Sweeping election reform bill faces Senate buzz saw

Sweeping election reform bill faces Senate buzz saw
© Greg Nash

One of Democrats’ biggest priorities — a sweeping bill to overhaul elections — is facing long odds of passing the Senate.

Democrats are set to meet Thursday to talk about the For the People Act, a roughly 800-page measure that would set national standards aimed at expanding access to voting. Progressives view the bill as a must-pass, and Senate Majority Leader Charles SchumerChuck SchumerHeatwaves don't lie: Telling the truth about climate change Schumer backing plan to add dental, vision and hearing coverage to Medicare Centrists gain foothold in infrastructure talks; cyber attacks at center of Biden-Putin meeting MORE (D-N.Y.) has vowed to bring it to the floor.

Senate Democrats are tamping down expectations for Thursday’s meeting, characterizing it as largely educational after the Senate Rules Committee held an hours-long markup Tuesday full of high drama, and hope to use the gathering as a way to solidify unity around the bill.


“My goal is … to convince everybody that we have to be together on this. We were the subject of a physical attack on Jan. 6 that was designed to disenfranchise 80 million people,” said Sen. Tim KaineTimothy (Tim) Michael KaineSenate panel delays war authorization repeal after GOP push This week: Senate set for voting rights fight Overnight Defense: Pentagon pulling some air defense assets from Middle East | Dems introduce resolution apologizing to LGBT community for discrimination | White House denies pausing military aid package to Ukraine MORE (D-Va.).

Sen. Jeff MerkleyJeff MerkleyThis week: Senate set for voting rights fight Democrats scramble to unify before election bill brawl Schumer vows to only pass infrastructure package that is 'a strong, bold climate bill' MORE (D-Ore.), who has been spearheading the bill in the Senate, said the meeting will allow members who haven’t been involved with the legislation to ask questions.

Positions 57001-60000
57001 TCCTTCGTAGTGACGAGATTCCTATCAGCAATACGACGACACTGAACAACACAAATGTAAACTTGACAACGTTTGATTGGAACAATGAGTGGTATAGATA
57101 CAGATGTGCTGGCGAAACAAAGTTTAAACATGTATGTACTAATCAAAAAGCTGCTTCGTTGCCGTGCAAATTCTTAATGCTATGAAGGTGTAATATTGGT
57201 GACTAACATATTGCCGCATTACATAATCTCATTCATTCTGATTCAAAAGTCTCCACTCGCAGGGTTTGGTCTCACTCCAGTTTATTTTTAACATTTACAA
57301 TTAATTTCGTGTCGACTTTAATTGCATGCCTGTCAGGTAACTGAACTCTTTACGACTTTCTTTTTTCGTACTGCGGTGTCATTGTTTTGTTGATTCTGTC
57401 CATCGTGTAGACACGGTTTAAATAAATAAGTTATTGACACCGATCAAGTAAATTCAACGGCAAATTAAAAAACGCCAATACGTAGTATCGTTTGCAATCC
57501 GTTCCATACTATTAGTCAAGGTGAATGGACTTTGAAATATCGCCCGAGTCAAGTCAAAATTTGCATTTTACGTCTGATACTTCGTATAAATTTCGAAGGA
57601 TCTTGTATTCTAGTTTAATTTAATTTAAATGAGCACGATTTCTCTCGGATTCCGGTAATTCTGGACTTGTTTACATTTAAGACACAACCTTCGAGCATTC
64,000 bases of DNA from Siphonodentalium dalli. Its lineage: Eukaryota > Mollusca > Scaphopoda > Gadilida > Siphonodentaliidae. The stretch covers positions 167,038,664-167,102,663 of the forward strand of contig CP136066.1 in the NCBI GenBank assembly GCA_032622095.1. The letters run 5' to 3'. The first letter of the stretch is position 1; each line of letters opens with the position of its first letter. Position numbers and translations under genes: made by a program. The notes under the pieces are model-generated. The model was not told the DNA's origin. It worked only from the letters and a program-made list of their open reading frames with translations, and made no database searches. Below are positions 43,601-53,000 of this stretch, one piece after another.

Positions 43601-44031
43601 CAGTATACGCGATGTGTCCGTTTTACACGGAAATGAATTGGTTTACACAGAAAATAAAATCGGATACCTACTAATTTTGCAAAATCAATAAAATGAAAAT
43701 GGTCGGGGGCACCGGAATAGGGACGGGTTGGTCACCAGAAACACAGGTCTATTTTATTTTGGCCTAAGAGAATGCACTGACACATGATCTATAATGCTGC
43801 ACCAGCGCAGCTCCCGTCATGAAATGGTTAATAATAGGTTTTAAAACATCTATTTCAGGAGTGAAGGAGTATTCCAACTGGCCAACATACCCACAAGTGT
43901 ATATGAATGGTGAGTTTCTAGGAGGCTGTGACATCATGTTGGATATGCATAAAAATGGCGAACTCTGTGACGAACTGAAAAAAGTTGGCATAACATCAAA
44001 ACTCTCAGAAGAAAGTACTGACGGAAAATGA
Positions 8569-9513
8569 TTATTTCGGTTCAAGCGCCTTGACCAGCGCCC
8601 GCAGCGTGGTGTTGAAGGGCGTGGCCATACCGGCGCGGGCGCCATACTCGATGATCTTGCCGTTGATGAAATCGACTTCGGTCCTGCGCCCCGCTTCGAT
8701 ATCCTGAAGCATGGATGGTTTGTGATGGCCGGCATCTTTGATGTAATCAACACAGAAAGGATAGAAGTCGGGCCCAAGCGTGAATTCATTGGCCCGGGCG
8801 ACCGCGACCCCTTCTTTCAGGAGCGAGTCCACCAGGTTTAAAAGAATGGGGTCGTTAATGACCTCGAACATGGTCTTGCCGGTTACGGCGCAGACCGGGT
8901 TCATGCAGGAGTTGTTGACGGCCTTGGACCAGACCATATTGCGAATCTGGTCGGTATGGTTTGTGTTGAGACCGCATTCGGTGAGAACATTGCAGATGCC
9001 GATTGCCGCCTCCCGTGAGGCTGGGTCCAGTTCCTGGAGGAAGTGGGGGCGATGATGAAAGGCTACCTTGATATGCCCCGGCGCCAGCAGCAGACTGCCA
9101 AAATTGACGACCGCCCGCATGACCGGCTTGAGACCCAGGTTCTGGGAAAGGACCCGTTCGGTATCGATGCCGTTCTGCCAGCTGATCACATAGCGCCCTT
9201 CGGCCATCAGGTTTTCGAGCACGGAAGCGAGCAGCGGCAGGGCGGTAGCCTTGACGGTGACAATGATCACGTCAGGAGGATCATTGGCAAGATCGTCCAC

“It’s just a kind of a ‘let’s make sure we understand what this bill is,’ ” he said. “Between now and when we can get it to the floor, we’re totally open to other insights.”

But Democrats face big challenges in the Senate, alongside intense pressure from their base, to make good on their promise to send the legislation to President BidenJoe BidenMilitary must better understand sexual assaults to combat them The Hill's Equilibrium — Presented by NextEra Energy — Tasmanian devil wipes out penguin population On The Money: Democrats make full-court press on expanded child tax credit | White House confident Congress will raise debt ceiling MORE’s desk.

To get the bill through the Senate, they would need support from all 50 Democrats and at least 10 Republicans — an unlikely scenario given that all nine Republicans on the Rules Committee, including Senate Minority Leader Mitch McConnellAddison (Mitch) Mitchell McConnellDemocrats go down to the wire with Manchin Schumer unloads on GOP over elections bill: 'How despicable of a man is Donald Trump?' This week: Senate set for voting rights fight MORE (R-Ky.), voted against the bill, which has no Republican co-sponsors.

McConnell teed off against the bill again on Wednesday from the Senate floor, calling it a “one-party takeover of our political system.”


The near-certainty that Republicans are not going to come on board is fueling new calls from progressives for Schumer, who is up for reelection in 2022, to quickly nix the legislative filibuster, which requires 60 votes to pass most bills.

Ellen Sciales, press secretary for the Sunrise Movement, warned that if the Senate doesn’t pass the For the People Act, Schumer will have “to answer to an angry constituency of people back at home.”

“Sen. Schumer must see past the Republican BS and follow through on his promise to pass the For the People Act. ... Unless he’s lying to us, this means Sen. Schumer must commit to abolishing the filibuster and pass the For the People Act swiftly and urgently,” she said.

In New York, 70 groups aligned with the progressive group Indivisible sent a letter to Schumer saying they wanted him to bring the bill to the Senate floor by the end of the month, arguing the legislation “can’t move forward unless you start taking aggressive measures to push it through the Senate.”